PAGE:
Monday, July 30, 2012

Achebe's 'Things Fall Apart' Translated Into Persian

Translated into Persian by Ali Hodavand, Things Fall Apart a novel by Nigerian author Chinua Achebe has been released in Iran.

 Things Fall Apart is an English-language novel by Nigerian author Chinua Achebe published in 1958. It is seen as the archetypal modern African novel in English, and one of the first African novels written in English to receive global critical acclaim.

















Chinua Achebe
It is a staple book in schools throughout Africa and widely read and studied in English-speaking countries around the world. The title of the novel comes from William Butler Yeats's poem "The Second Coming".
The novel depicts the life of Okonkwo, a leader and local wrestling champion in Umuofia—one of a fictional group of nine villages in Nigeria, inhabited by the Igbo people (archaically, and in the novel, "Ibo"). It focuses on his family and personal history, the customs and society of the Igbo, and the influence of British colonialism and Christian missionaries on the Igbo community during the late nineteenth century.The novel is studied widely in Europe and North America, where it has spawned numerous secondary and tertiary analytical works. It has achieved similar status and repute in India, Australia and Oceania. Considered Achebe's magnum opus, it has sold more than 8 million copies worldwide. Time Magazine included the novel in its TIME 100 Best English-language Novels from 1923 to 2005. The novel has been translated into more than fifty languages, and is often used in literature, world history, and African studies courses across the world.The Persian translation of Things Fall Apart has been released in 1650 copies by Jeyhoon publications.


Chinua Achebe was born in Nigeria in 1930. He was raised in the large village of Ogidi, one of the first centers of Anglican missionary work in Eastern Nigeria, and is a graduate of University College, Ibadan. His early career in radio ended abruptly in 1966, when he left his post as Director of External Broadcasting in Nigeria during the national upheaval that led to the Biafran War. Achebe joined the Biafran Ministry of Information and represented Biafra on various diplomatic and fund-raising missions. He was appointed Senior Research Fellow at the University of Nigeria, Nsukka, and began lecturing widely abroad. For over fifteen years, he was the Charles P. Stevenson Professor of Languages and Literature at Bard College. He is now the David and Marianna Fisher University Professor and professor of Africana studies at Brown University.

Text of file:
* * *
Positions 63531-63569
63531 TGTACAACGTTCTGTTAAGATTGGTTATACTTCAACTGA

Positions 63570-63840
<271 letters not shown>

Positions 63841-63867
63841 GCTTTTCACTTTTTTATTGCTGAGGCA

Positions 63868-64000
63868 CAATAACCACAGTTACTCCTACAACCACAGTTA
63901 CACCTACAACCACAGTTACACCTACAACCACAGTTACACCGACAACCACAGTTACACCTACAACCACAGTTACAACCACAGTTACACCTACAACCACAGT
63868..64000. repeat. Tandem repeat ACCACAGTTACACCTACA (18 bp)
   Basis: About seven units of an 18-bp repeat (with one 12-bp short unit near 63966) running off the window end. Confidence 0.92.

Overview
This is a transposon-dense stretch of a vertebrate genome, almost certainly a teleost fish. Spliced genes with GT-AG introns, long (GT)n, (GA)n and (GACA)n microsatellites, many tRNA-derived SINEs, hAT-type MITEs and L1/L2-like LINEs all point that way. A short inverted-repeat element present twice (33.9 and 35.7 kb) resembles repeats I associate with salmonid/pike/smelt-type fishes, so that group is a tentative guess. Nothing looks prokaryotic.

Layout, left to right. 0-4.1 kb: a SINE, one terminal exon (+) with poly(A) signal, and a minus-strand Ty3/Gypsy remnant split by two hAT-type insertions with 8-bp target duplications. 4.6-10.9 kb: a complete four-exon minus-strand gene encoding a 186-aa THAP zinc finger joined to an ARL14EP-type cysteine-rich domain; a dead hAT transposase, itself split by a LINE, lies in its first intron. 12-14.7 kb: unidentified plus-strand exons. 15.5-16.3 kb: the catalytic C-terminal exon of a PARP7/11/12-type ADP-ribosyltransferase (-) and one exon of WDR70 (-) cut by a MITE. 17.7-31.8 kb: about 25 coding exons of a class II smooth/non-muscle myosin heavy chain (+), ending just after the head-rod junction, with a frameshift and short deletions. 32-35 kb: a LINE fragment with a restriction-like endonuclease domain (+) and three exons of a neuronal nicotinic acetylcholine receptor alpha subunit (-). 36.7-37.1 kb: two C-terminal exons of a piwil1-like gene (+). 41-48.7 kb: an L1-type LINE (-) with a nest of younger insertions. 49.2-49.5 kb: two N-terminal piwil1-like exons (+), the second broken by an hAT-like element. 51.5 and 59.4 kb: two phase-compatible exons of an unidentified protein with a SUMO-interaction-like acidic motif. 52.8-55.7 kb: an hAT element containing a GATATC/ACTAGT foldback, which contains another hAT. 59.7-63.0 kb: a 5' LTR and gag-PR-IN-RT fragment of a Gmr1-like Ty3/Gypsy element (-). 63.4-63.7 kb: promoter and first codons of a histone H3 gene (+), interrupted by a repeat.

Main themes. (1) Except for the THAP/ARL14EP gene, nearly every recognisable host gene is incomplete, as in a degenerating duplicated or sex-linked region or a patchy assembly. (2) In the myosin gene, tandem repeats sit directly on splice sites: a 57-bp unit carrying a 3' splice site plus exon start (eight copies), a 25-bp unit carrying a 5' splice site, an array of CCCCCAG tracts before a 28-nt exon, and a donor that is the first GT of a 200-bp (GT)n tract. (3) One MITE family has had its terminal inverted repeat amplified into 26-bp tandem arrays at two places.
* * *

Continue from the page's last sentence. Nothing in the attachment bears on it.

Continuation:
Chinua Achebe has written over twenty books – novels, short stories, essays and collections of poetry. His latest work There was a country – A personal history of Biafra will be available from Penguin publishers in September. Achebe has received numerous honours from around the world, including the Honourary Fellowship of the American Academy of Arts and Letters, as well as honourary doctorates from more than forty colleges and universities. He is also the recipient of Nigeria's highest award for intellectual achievement, the Nigerian National Merit Award; the Peace Prize of the German Book trade (Friedenspreis des Deutschen Buchhandels) in 2002; the Man Booker International Prize for Fiction in 2007; and the Gish Prize in 2010.

1 comment:

  1. Congratulations Prof Chinua Achebe. Go on, conquer the world for Africa. We are behind you. Africa is proud of you. Indeed, it is Morning Yet On Crreation Day.

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